How to Make a Light Box

Michelle here with a cool tutorial from Gauche girl Chrissy and a bonus video tutorial from Gauche girl Elina!

Did you check the morning weather report and start cursing in front of the youngins?
Perhaps you’ve shot 100 photos of your latest project and have found that NOT A SINGLE ONE WILL DO?
Wait- don’t Hulk out yet! I HAVE A SOLUTION FOR YOU!!!!
A lightbox.
All the cool kids have ‘em.
Check it:

For this project, you will need the following supplies:

-5 sheets of foam board (20in x 30in)
-Masking tape (do not use duct tape as the heat from the lamp(s) will
melt the adhesive)
-1 Clip on lamp (make sure it can handle 100W light bulbs)
-1 100W light bulb (daylight bulbs work the best)
-Straight edge or ruler
-VERY sharp box cutter (You’ll see in mine that I used a sharp knife
and it still is kind of ragged looking. Hey! Don’t judge me! It has
character!)

And now we’re off! This is really simple in its structure but it does take some fiddling around to attach the pieces to one another.

Step 1:

Attach the top and bottom sides of the box.

When you have the top and bottom sides attached, your box will look like the picture below.

Step 2:

Attack the left and right sides of the box.

When you have both sides attached, your box will look like the picture below.

Step 3:

Now it’s time to trim off the excess foam board from your sides. Using a straight edge or a ruler, draw a guideline from one side to the other.

Next, using your nifty and VERY sharp box cutter, cut along the line. Your box will look all nice and neat like mine below.

Step 4:

I cut notches a few inches deep and several inches long so that I can have my lamp place a bit closer to my project that I am taking pictures of. My notches are 3 inches from the edges and 3 inches deep.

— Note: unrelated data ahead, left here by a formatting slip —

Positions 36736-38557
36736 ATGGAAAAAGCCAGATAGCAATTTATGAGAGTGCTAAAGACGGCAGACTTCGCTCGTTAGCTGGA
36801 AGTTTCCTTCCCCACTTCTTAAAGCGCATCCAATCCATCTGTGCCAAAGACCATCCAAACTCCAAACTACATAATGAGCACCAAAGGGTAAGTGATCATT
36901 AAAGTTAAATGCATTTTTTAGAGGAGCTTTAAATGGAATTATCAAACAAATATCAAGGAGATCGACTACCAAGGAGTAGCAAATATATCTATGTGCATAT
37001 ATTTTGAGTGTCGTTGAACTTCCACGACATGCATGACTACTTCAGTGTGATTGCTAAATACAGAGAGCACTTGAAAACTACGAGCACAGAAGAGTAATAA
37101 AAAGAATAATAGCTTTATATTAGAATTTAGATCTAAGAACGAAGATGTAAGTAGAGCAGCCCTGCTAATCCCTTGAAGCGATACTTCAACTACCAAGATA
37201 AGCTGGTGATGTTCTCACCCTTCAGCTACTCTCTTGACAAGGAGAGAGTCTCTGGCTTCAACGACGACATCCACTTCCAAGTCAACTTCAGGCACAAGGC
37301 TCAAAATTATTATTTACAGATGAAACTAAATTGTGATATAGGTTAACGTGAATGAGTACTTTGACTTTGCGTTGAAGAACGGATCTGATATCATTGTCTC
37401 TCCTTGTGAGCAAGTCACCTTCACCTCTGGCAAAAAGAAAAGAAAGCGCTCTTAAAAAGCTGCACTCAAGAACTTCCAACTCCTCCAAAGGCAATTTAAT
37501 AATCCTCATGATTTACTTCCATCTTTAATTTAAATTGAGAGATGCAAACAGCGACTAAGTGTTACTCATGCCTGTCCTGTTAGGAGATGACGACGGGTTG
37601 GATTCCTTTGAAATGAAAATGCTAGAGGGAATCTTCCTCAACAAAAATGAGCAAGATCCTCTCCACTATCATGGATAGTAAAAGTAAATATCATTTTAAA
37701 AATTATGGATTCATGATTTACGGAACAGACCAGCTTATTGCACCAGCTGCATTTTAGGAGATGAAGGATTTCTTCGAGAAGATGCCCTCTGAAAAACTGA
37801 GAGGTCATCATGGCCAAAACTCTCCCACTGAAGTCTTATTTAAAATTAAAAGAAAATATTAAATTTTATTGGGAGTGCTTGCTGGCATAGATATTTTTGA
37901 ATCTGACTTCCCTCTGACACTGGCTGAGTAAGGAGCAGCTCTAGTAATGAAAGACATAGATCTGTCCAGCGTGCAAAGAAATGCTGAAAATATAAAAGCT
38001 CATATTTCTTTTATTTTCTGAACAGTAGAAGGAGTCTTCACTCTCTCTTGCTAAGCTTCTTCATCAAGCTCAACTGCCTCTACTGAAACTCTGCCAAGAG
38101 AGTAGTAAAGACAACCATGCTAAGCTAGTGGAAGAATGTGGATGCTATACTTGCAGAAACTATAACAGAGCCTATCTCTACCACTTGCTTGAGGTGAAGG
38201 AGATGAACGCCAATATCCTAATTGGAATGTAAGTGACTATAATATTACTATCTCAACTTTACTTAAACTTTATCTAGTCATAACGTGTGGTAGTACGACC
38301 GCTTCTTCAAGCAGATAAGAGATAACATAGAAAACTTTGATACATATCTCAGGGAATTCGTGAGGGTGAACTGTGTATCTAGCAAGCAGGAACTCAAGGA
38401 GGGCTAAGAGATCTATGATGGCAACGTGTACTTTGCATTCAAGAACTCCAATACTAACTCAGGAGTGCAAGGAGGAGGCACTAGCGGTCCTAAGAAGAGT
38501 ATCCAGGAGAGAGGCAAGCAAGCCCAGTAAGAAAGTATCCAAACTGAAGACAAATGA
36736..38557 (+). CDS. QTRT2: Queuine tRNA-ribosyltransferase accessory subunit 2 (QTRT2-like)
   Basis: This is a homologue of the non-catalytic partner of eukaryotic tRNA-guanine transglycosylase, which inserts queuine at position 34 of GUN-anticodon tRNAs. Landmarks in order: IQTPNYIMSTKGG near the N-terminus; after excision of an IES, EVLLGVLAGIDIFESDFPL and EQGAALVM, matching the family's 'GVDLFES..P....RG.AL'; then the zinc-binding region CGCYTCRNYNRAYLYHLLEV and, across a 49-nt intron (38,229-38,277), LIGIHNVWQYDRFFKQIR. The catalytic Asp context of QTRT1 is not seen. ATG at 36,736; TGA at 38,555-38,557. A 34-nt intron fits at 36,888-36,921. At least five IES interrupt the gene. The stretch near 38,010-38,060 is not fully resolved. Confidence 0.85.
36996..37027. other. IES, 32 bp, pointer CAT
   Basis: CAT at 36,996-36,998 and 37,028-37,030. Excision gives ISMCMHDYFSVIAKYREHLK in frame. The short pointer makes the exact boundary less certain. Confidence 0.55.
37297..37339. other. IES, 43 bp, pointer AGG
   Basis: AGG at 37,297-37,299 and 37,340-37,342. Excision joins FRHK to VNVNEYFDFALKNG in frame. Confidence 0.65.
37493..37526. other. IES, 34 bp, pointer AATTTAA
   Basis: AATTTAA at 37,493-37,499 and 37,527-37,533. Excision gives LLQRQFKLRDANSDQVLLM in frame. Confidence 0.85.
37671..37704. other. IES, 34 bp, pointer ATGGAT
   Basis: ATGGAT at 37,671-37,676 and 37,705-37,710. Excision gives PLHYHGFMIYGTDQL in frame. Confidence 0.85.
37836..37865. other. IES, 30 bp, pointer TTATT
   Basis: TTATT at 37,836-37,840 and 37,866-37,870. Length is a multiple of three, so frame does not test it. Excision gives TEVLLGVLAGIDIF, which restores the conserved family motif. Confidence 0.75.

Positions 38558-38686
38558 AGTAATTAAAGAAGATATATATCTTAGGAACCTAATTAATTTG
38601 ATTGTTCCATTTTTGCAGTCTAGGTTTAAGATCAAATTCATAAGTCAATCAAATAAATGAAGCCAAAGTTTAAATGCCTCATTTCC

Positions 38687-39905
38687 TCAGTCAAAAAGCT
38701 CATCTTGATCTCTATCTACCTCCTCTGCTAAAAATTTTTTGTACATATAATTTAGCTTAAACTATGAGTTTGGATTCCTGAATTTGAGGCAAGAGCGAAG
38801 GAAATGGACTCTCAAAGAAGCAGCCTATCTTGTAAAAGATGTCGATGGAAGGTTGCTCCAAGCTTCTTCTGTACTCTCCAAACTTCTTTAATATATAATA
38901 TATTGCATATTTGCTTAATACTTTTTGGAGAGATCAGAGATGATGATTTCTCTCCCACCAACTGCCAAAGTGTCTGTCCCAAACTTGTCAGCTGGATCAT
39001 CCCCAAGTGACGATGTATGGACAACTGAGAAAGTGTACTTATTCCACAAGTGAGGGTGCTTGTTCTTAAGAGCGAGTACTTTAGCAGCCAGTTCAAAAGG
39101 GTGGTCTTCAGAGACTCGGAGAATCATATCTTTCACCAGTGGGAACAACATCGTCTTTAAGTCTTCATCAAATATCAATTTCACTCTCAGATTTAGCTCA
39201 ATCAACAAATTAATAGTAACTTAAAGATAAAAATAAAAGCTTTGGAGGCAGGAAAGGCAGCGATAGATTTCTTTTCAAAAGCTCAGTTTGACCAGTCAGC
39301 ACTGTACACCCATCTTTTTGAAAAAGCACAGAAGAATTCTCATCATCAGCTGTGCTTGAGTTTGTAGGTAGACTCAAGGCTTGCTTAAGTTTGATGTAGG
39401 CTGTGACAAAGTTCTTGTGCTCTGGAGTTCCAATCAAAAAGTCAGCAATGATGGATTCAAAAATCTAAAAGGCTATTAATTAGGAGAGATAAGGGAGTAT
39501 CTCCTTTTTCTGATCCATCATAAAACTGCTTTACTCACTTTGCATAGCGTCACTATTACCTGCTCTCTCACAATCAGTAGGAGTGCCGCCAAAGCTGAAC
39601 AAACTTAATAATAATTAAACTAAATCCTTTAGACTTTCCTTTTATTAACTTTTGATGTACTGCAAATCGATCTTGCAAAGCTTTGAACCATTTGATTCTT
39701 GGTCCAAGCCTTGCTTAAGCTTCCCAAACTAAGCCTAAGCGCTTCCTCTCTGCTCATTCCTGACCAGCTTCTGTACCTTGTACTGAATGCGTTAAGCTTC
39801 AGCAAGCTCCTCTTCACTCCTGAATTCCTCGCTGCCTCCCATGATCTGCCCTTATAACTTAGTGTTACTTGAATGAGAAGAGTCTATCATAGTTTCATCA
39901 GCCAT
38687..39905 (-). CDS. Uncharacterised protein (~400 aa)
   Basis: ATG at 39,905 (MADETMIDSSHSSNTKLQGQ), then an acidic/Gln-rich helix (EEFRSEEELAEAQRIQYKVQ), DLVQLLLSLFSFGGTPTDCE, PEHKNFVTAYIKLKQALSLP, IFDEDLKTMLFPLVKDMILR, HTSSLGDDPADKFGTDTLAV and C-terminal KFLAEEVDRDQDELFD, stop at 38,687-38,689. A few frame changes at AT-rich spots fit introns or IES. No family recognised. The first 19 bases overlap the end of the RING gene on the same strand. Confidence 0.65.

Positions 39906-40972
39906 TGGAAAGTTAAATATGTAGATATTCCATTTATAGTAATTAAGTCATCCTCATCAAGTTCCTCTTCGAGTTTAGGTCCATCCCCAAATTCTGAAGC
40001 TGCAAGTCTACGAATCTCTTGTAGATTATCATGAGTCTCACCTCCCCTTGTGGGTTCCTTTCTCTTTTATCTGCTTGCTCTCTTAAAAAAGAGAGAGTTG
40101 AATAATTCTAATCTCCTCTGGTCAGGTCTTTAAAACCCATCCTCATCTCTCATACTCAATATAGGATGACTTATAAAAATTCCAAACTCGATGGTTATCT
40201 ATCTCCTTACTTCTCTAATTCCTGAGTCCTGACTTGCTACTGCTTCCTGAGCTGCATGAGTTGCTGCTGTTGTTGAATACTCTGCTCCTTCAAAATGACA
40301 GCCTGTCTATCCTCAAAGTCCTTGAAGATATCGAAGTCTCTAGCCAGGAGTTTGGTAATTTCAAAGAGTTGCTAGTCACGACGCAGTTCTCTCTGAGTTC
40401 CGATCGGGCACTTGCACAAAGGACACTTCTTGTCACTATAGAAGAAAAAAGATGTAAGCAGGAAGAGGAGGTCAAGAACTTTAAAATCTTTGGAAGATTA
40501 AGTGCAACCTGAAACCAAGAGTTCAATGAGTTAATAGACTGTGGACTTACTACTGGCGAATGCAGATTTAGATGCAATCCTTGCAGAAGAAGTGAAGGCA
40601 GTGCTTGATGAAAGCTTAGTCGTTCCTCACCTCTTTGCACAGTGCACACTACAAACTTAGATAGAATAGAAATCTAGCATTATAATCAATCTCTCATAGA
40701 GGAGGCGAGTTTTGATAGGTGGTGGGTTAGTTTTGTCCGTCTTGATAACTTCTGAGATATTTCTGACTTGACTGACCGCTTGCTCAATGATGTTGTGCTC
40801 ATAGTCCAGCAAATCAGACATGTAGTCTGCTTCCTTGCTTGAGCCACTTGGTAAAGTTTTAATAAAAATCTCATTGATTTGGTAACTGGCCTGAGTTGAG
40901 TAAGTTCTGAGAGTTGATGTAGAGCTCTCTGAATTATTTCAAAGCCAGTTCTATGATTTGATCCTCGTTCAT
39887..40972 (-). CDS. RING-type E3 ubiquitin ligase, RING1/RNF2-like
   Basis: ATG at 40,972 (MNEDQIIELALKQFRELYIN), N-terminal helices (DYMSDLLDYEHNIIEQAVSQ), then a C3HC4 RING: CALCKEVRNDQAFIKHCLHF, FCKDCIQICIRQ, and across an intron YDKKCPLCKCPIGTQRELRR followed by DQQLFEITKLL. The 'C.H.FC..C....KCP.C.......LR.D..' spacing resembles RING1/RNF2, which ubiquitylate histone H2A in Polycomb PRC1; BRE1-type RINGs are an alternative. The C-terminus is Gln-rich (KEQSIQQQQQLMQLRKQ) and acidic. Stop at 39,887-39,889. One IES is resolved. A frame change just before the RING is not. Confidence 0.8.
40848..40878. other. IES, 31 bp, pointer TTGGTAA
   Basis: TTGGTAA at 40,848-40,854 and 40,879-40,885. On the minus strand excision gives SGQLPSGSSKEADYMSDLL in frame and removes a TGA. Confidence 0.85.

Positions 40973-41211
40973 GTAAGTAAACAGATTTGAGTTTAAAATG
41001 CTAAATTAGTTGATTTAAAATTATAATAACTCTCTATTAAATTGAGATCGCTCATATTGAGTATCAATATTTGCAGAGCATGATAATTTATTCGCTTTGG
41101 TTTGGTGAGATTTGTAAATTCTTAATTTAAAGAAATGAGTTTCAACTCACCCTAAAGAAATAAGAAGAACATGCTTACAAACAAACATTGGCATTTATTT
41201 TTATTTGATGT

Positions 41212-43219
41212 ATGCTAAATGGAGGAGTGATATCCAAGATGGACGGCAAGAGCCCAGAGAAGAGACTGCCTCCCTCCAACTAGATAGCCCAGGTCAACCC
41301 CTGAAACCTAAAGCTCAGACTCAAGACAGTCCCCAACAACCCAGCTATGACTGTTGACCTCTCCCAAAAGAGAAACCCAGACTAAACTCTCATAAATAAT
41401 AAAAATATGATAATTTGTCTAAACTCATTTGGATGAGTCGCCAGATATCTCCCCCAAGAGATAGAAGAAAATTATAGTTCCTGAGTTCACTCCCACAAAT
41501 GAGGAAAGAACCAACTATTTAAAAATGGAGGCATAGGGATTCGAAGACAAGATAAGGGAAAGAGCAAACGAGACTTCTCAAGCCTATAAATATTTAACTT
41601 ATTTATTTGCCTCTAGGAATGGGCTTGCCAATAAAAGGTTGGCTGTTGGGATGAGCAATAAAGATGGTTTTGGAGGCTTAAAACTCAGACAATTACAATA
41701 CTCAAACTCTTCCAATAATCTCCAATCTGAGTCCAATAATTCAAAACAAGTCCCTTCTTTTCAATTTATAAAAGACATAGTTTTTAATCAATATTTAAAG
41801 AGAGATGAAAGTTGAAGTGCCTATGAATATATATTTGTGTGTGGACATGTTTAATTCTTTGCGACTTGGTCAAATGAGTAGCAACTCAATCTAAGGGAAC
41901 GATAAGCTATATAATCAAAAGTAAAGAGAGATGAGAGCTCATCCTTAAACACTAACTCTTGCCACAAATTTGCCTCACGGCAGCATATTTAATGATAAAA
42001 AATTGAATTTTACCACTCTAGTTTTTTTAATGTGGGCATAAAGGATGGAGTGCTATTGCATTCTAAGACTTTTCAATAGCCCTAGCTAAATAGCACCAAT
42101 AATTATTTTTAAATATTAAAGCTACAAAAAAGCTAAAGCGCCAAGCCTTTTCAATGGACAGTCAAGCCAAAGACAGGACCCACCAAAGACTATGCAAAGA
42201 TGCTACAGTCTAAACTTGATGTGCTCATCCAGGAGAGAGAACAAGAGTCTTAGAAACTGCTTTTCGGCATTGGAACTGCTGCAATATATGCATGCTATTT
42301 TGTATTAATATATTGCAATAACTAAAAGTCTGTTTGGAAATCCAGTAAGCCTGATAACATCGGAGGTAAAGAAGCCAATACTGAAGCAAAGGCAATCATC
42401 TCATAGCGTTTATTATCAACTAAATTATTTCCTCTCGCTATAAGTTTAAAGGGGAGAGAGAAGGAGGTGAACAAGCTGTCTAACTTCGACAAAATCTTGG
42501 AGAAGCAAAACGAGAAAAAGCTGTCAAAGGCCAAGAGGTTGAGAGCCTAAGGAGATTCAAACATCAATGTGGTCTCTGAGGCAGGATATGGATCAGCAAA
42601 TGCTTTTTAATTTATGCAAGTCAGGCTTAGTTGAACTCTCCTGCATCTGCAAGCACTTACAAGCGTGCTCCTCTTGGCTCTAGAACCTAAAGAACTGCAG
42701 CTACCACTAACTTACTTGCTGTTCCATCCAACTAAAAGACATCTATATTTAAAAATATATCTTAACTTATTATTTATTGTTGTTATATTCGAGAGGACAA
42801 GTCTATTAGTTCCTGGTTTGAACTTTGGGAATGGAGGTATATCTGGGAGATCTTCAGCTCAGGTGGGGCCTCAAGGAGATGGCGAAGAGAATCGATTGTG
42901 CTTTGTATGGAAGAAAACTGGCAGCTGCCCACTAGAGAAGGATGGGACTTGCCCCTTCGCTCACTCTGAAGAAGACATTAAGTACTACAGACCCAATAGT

If you do them on both sides, which I do recommend, your box should look similar to mine below.

Step 5:

We are almost done! The final step is to place your lamp. Mine is just slapped on there for the sake of pretty pictures. Wherever you choose to place your lamp is up to you.

Turn on your lamp and VOILA! Your very own professional light box to photograph your Gauche Alchemy creations! Total two-fer!

NOTE: Now if your light gives them a yellow color cast, you will have to color correct your images- this is very easy to do in Photoshop.
But I don’t HAVE Photoshop!!!- you scream- you are turning an alarming shade of green….
Stop!

Do this:
1. Go to http://pixlr.com/editor/ You will need to sign up but it’s TOTALLY FREEEEEEE
2. You can just use some of their instant filters for cool retro photo looks or open up their full scale image editor (which looks JUST LIKE PHOTOSHOP!!!) and use images from your computer or from the web. This thing is freaking amazing!!! Nerd alert! Nerd alert!

As an added bonus, we also have a video tutorial on how to create a lightbox from our own Elina!

Ok GET’S to steppin’!!! NO excuses!!!
Michelle

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6 Responses

  1. OK – I totally love this. I have tried something similar before but I got a very yellow cast – I put this down to not having strong enough lightbulbs? Also – would this work if you used it outside and if so – where would you have to position it in relation to the sun coming in?

    Thanks for any light that can be shed 🙂

  2. Lowri,

    I use my light box in natural sunlight all the time and only use the bulbs on rainy days or at night. It really is up to personal preference as far as sunlight and shadows. I usually try to position my project and box in a position that allows for the least amount of shadows. It does take some trial and error and some experimenting. I will say that I am soooooooo glad I made one though. I have already lost count how many times it’s been a “life saver” when it comes to those last minute photos of a project or something.

  3. The color cast comes from the lightbulb itself even “daylight” ones will look yellow to your camera – using the lightbox in daylight is the solution but if you need to shoot inside try using your camera flash- the light will bounce around in the box and give you a more even exposure- experiment with tissue paper in front of the flash unit to diffuse it a bit more .

  4. it will make such a huge difference to the photos you will take you will be amazed!!! you have to try it out

  5. Heya i am for the primary time here. I came across this board and I find It really helpful & it helped me out much.

    I’m hoping to present one thing again and aid others like you helped me.

  6. […] the Gauche Alchemy blog and written by […]

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